Most councils agree to Swinney's tax freeze

Share this article

MORE than half of Scotland's local authorities had agreed to freeze the council tax as of last night, with the others expected to follow.

The decisions made yesterday by 18 councils to back the freeze marked a victory for John Swinney, the finance secretary, in a tough week for the minister. He was still smarting from being forced to ditch his local income tax proposal on Wednesday.

With four councils already signed up to the council tax freeze before yesterday, it leaves only ten more to confirm it in the coming weeks. Council leaders said yesterday it was unlikely any would decide not to support the freeze.

Pat Watters, the president of the Convention of Scottish Local Authorities (Cosla), yesterday said he expected his colleagues to give their support.

Local authority leaders have questioned whether any council would risk the wrath of voters by exceeding an inflation rise in the council tax at a time of a recession.

As the 70 million offered by Mr Swinney covers an inflation rise, which would be withdrawn from councils if they increased the council tax, the view is that it would be better to take the government's money.

One of Mr Watters's deputies in Cosla, Neil Fletcher, a Liberal Democrat Aberdeen councillor, told The Scotsman: "The Scottish Government will penalise financially any council that raises council tax, hence making it impossible to do so. The money is more than inflation, but less than any council will need during the current economic conditions."

It means threats of rebellions by some of the councils over refusing to freeze council tax have ultimately proven to be hollow.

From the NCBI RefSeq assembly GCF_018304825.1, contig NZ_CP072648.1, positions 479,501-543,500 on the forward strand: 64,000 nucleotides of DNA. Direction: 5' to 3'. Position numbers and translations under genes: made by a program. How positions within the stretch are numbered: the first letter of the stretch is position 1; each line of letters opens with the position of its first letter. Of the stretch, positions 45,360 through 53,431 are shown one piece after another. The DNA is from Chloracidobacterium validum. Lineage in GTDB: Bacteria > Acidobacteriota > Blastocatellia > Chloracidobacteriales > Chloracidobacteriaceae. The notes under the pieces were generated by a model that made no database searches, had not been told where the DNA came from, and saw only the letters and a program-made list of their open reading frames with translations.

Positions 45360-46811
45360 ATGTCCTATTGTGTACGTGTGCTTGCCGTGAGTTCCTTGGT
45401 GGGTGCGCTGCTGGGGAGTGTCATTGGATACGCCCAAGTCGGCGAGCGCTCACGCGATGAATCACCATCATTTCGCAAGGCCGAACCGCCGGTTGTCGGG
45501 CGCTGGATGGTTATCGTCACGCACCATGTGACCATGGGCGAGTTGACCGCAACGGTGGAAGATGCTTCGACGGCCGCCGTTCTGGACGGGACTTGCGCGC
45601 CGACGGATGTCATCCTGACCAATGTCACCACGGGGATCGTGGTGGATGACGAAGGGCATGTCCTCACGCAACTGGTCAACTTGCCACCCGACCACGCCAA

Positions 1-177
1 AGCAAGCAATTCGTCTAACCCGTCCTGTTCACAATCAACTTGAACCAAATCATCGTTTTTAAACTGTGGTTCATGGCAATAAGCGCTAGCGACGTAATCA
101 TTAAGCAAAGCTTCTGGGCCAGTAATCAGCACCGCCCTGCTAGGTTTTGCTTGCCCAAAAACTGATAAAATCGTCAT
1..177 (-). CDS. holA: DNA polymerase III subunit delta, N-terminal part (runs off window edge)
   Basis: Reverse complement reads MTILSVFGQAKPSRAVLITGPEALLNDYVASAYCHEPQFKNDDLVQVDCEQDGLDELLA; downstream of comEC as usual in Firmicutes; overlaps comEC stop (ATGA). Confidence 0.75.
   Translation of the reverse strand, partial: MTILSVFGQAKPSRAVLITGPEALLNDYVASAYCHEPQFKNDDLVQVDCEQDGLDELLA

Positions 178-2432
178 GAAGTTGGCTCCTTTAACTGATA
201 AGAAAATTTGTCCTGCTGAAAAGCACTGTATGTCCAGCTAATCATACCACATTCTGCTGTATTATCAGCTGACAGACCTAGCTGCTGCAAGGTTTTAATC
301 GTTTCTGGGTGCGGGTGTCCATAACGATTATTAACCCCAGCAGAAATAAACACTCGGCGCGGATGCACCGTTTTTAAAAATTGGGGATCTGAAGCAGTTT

Yesterday, Alex Salmond, the First Minister, was already celebrating the second council tax freeze in a row since the SNP came to power.

During First Minister's Questions, he mocked the Conservative leader, Annabel Goldie, about her party's record. He said: "We know that when the council tax was introduced by the Conservative Party they put it up by 40 per cent. In the ten years from 1997 it went up another 60 per cent.

"The reason the council tax freeze in Scotland is so widely welcomed is that these parties, the council tax parties, managed to double it between them."

The Scotsman had already been told by 27 of the 32 councils that they would be freezing the council tax. Among the councils to do so yesterday was North Lanarkshire.

The council's finance convener, John Pentland, said: "By freezing council tax levels, we should maintain our record as having the lowest council tax levels in the west of Scotland."

However, many councils have issued warnings over the economic climate, combined with the lack of flexibility by being "forced" to freeze the council tax. East Dunbartonshire has said it will need to find 6 million worth of cuts, and in Falkirk there will have to be 9 million of savings.